Sunlight can transform some plastics into water-soluble chemicals, new research has shown.
Researchers previously thought that sunlight would only ever break down plastics in the sea into microplastics – which then persist in the environment forever.
But analysis of real-world bags produced by retailers showed that the effect of sunlight is often very different.
Researchers found that the chemical reaction can produce tens of thousands of water-soluble compounds, or formulas, in just weeks.
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The researchers say this could mean manufacturers can produce plastics that are easier to break down in sunlight.
Co-author Collin Ward, assistant scientist in Woods Hole Oceanographic Institution’s Marine Chemistry and Geochemistry Department, said: “It’s astonishing to think that sunlight can break down plastic, which is essentially one compound that typically has some additives mixed in, into tens of thousands of compounds that dissolve in water.
“We need to be thinking not only about the fate and impacts of the initial plastics that get leaked into the environment, but also about the transformation of those materials.”
He added: “We don’t really know yet what impacts these products might pose to aquatic ecosystems or to biogeochemical processes such as carbon cycling.
"While plastics breaking down more quickly than expected may seem like a good thing, it’s unclear how these chemicals may affect the environment.”
The researchers write: “The growing evidence that photochemical transformation of plastics is an important transformation process in surface waters challenges a widely held assumption about the persistence of plastic in the environment.”
They say scientists and policymakers “tend to assume that sunlight exposure merely physically fragments macroplastics to microplastics, which subsequently persist forever in the environment.”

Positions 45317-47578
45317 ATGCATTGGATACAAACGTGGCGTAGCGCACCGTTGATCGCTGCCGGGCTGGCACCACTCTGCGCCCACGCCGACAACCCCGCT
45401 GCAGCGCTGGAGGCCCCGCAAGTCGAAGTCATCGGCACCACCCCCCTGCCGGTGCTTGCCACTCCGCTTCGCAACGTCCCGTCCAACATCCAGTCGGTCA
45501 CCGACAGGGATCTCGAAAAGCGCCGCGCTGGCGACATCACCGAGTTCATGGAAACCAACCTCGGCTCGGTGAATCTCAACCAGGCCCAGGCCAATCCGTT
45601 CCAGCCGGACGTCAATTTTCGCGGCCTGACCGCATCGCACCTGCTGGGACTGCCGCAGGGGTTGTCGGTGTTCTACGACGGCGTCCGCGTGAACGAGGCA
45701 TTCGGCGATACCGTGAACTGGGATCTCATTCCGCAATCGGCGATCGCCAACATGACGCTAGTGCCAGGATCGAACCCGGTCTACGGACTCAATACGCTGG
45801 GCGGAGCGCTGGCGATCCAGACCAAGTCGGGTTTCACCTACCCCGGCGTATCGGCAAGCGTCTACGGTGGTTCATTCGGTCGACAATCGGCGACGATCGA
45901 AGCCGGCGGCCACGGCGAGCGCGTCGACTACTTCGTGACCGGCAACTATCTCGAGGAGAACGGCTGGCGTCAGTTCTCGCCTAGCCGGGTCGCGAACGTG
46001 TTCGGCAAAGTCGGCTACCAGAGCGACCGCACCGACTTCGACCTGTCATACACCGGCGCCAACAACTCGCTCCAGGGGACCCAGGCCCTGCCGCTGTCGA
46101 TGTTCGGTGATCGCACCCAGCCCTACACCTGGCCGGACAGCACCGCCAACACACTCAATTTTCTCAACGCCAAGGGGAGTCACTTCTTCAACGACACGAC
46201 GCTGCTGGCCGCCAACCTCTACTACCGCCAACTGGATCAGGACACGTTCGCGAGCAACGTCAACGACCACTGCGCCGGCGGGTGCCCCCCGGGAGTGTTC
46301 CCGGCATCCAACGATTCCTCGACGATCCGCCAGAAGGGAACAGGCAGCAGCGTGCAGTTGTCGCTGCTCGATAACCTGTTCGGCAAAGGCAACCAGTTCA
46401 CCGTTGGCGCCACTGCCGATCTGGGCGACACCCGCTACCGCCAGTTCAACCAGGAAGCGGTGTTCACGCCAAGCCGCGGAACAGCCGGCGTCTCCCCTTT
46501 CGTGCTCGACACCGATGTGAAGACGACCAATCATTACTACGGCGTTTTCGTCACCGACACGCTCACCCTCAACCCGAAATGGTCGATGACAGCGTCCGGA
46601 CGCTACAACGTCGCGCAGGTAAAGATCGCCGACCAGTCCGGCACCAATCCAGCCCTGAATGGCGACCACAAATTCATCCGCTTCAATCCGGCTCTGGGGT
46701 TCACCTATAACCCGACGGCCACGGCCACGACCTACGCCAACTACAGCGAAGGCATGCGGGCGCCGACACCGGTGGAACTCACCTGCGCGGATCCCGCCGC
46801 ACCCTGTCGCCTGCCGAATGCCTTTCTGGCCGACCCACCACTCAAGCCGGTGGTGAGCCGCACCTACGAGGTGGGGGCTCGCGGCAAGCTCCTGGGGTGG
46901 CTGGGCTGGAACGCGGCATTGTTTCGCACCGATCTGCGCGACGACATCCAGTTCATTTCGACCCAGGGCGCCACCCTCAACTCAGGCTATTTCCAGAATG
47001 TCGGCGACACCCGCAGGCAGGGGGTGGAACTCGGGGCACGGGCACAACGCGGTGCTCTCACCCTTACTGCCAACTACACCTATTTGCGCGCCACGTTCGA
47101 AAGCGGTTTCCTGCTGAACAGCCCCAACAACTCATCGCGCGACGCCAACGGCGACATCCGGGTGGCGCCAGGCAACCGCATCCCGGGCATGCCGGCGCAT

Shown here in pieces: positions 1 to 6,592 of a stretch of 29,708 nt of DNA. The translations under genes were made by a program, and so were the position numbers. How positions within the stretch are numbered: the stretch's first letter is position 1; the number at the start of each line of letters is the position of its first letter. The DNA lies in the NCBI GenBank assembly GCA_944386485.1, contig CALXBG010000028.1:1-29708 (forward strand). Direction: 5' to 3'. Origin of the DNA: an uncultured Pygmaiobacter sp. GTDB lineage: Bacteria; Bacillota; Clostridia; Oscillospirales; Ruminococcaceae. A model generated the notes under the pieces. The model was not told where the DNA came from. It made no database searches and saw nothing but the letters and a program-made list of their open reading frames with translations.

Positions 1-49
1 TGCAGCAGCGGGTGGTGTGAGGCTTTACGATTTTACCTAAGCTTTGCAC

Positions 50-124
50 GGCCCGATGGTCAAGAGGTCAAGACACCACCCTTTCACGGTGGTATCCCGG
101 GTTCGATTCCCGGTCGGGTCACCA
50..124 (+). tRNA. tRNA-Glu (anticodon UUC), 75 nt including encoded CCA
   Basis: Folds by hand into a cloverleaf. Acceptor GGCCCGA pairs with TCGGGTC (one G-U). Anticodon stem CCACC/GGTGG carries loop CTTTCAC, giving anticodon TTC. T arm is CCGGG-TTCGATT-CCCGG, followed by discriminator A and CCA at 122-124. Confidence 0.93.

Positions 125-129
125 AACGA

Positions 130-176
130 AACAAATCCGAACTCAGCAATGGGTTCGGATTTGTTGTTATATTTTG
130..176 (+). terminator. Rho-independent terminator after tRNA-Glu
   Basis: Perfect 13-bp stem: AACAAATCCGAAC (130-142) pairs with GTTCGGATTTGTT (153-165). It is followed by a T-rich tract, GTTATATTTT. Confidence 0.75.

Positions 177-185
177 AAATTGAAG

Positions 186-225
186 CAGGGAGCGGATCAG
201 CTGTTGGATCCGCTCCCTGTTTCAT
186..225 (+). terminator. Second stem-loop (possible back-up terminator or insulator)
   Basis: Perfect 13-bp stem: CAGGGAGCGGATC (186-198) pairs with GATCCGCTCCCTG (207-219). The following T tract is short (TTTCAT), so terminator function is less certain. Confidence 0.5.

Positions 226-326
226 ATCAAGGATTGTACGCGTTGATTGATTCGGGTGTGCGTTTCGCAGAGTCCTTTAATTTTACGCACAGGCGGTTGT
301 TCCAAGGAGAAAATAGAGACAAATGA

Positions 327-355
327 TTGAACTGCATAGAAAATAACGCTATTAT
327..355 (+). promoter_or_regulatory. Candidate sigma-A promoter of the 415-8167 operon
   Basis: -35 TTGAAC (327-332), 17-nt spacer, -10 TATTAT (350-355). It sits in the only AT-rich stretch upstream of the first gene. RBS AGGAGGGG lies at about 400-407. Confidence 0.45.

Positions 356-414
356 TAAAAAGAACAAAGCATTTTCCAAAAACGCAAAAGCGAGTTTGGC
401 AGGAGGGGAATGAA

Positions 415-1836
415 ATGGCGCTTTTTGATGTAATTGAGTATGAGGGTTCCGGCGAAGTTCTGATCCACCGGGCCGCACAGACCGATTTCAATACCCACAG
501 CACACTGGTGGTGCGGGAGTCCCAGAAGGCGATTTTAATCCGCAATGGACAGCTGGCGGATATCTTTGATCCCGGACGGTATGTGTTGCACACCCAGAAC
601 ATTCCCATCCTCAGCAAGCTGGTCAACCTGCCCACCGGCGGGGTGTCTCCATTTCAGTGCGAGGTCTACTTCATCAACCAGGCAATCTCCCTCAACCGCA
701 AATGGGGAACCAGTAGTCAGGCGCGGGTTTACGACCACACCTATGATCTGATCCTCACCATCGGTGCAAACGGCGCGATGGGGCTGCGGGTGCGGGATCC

The new findings “fundamentally challenge this guideline and indicate that sunlight not only aids physical fragmentation of plastic, it chemically alters it, producing a suite of transformation products that no longer resemble the parent material," the researchers write.
The study examined the breakdown under sunlight of four different single-use consumer polyethylene plastic bags from three major American retailers that make a lot of plastic bags (Target, CVS and Walmart) and compared them to pure polyethylene film.
Most plastic bags are not just a pure base resin, but include a complex formulation of chemical additives to make the plastic behave or look a certain way.
Up to about one-third of the mass of each of the retailers’ plastic bags was inorganic additives.
The organic compounds produced by sunlight were analysed at the National High Magnetic Field Laboratory, which designed and developed a mass spectrometer equipped with a 21 tesla magnet that achieves the highest mass resolution and accuracy in the world.
Researchers found that under sunlight exposure, the four retailer bags from about 5,000 formulas (for the Target bag) to 15,000 formulas (for the Walmart bag), while the pure polyethylene film produced about 9,000 formulas.
Many previous studies of marine plastics have generally used pure polymers, which don’t reflect the reality of plastics released into the marine environment.
Ward said: “If the goal is to understand the fate and impacts of these materials, we need to study plastics that are representative of those that are actually leaked into the environment, as well as study the weathering processes acting on them,”
Co-author Christopher Reddy, senior scientist in WHOI’s Marine Chemistry and Geochemistry Department, said: “I am excited about this work because it provides actionable and attainable approaches for making less persistent plastics in the future.
“By simply modifying the ingredients in their recipes, the plastic industry can make their products more susceptible to breakdown once the product reaches its useful lifespan."
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